Great Lakes shipping fostered Racine’s early prosperity. In 1834, Coast Guard captain Gilbert Knapp staked a claim to the site, convinced that this was Lake Michigan’s finest harbor. Over the next decade, entrepreneurs built wharves and grain elevators along the waterfront. South of the port, Main Street’s commercial district arose on the thin strip of land between the Root River and the lake, burgeoning in the 1880s when manufacturing eclipsed shipping and Racine boomed. Main Street’s heyday ended by the 1950s, after suburban shopping centers drew customers from downtown. More than seventy mostly cream brick buildings survive.
One of the oldest is the McClurg Building (1857–1858) at 245 Main, built as headquarters for the Racine, Janesville, and Mississippi Railroad. This enterprise tried to link Racine to the Mississippi River shipping corridor and thereby make Racine the leading Lake Michigan port. Chicago and Milwaukee built their own rail links, however, and Racine remained a second-tier port. Later, the McClurg Building housed Racine’s first public library, municipal court, Turkish bath, and vaudeville and movie theater. The red brick Italianate building was large and elaborate for the 1850s, with arched windows, stone quoins, and a prominent cast-iron cornice. The cast-iron storefront, cornice, and keystones were mass-produced, probably by the Buffalo Eagle Iron Works of Buffalo, New York.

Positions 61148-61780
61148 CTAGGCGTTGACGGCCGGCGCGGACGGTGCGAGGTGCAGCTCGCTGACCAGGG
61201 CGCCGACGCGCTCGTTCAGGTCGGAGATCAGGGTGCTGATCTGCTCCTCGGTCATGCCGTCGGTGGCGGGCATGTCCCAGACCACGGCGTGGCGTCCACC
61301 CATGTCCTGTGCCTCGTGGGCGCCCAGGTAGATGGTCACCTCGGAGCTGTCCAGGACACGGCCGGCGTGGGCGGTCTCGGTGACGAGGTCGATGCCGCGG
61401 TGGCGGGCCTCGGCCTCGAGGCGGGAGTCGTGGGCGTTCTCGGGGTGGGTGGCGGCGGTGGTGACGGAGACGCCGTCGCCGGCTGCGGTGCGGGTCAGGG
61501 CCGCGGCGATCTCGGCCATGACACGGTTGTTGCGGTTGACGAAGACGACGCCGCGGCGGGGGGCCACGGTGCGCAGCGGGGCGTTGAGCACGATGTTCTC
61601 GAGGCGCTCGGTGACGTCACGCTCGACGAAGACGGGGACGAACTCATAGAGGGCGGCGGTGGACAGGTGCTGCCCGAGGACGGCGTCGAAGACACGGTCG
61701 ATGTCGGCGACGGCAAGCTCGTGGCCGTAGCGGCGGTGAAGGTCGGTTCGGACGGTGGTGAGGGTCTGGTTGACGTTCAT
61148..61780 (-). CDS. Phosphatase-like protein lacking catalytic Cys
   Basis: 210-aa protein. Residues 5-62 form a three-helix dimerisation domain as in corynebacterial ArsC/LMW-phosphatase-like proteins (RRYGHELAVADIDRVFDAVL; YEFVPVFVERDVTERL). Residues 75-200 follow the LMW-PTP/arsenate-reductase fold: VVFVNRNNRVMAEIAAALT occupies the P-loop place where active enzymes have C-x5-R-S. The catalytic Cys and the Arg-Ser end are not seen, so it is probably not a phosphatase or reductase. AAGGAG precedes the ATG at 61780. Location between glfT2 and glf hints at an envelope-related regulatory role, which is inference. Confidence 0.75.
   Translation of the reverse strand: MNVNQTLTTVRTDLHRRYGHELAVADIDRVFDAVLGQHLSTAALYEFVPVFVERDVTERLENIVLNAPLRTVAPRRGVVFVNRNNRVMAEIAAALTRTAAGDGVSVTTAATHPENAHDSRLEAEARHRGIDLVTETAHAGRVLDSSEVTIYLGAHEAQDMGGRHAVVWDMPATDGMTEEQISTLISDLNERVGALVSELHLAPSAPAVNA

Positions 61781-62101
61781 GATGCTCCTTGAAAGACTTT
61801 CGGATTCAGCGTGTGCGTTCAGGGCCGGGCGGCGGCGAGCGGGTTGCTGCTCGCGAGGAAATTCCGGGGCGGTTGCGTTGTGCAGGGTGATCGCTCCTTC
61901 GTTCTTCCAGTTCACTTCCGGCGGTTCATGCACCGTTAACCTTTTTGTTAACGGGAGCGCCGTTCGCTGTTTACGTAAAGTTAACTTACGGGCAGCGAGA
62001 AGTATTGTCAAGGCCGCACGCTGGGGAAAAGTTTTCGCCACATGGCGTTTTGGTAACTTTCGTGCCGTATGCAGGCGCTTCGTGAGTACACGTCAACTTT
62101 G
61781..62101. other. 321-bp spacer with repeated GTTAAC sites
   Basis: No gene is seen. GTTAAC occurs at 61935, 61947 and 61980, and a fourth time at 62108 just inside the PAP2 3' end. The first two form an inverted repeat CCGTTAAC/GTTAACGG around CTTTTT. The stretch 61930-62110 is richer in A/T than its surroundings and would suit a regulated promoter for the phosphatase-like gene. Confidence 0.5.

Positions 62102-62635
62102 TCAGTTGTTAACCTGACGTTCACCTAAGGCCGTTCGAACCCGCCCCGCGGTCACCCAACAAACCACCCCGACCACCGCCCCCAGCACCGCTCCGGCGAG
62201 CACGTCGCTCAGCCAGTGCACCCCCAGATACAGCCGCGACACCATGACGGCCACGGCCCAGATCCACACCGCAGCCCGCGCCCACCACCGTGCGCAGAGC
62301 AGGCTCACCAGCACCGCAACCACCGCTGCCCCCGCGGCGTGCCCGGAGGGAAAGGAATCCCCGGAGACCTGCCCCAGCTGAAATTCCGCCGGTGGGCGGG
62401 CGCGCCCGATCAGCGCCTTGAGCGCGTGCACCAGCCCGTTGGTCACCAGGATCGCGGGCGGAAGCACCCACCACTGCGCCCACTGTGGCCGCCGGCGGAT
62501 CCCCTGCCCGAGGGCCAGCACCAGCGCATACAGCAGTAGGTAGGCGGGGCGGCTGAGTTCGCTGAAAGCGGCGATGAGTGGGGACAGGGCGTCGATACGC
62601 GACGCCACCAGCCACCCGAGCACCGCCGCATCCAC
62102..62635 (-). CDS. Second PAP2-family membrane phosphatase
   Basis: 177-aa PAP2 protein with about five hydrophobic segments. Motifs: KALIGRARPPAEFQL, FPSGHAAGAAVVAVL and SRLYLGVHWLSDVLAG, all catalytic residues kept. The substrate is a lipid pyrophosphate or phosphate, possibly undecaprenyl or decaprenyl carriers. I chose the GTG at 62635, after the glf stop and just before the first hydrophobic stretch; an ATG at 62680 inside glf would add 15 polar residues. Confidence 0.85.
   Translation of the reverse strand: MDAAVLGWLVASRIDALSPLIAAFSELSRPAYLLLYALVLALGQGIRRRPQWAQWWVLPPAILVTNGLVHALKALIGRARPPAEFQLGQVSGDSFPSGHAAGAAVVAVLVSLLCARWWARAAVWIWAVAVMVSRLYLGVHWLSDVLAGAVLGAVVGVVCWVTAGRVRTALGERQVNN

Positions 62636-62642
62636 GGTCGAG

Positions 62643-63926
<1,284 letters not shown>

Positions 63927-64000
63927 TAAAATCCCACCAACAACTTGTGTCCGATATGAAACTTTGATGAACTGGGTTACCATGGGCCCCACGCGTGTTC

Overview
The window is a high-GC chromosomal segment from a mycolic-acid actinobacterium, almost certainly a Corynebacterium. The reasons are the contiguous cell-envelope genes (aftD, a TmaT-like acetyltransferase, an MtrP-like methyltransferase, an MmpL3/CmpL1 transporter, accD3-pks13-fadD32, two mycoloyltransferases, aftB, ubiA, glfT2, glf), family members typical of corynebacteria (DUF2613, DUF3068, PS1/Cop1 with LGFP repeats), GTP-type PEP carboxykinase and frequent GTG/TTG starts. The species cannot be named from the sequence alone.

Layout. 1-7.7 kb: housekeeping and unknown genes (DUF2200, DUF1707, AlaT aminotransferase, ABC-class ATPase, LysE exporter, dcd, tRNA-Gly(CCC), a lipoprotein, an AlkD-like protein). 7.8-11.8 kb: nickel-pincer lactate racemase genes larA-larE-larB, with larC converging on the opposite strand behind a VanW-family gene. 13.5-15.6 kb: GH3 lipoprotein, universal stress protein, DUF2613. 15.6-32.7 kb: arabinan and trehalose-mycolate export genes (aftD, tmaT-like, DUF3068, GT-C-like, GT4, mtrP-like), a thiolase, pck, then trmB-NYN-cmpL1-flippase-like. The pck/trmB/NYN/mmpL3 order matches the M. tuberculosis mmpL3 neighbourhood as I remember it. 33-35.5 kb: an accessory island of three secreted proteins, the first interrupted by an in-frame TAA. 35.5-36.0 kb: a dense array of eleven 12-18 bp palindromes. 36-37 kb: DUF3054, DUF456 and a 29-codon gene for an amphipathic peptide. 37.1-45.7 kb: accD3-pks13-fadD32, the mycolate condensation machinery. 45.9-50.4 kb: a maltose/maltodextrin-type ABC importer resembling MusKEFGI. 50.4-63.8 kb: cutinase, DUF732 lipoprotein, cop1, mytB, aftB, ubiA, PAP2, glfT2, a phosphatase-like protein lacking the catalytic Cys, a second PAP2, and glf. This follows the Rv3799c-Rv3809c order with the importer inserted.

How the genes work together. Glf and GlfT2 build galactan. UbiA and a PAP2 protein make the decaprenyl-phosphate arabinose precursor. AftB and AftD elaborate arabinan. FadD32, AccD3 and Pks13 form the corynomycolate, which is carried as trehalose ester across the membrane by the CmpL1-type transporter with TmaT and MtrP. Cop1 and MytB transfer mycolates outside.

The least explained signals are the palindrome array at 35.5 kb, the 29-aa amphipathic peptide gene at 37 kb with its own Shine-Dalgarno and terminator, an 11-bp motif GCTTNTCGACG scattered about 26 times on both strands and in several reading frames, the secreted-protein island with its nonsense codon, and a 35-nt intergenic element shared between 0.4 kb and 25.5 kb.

Edward Townsend Mix of Milwaukee designed the three-story, red-orange brick Chauncey Hall Building (1883) at number 338–340 for a banker. A curved Flemish gable (its twin facing 4th Street is gone) and terra-cotta sunbursts, garlands, scrolls, and rosettes embellish the upper stories. The plate-glass storefront’s terra-cotta decoration was added in 1929. A drugstore occupied the building for many years, and labor organizers and fraternal lodges met on the third floor. When A. Arthur Guilbert designed the fire department’s Engine House Number 5 in 1907 at 300 4th Street, he used the Prairie Style’s strong horizontal lines. Rectilinear brackets under the eaves of the watchtower reveal Arts and Crafts influence.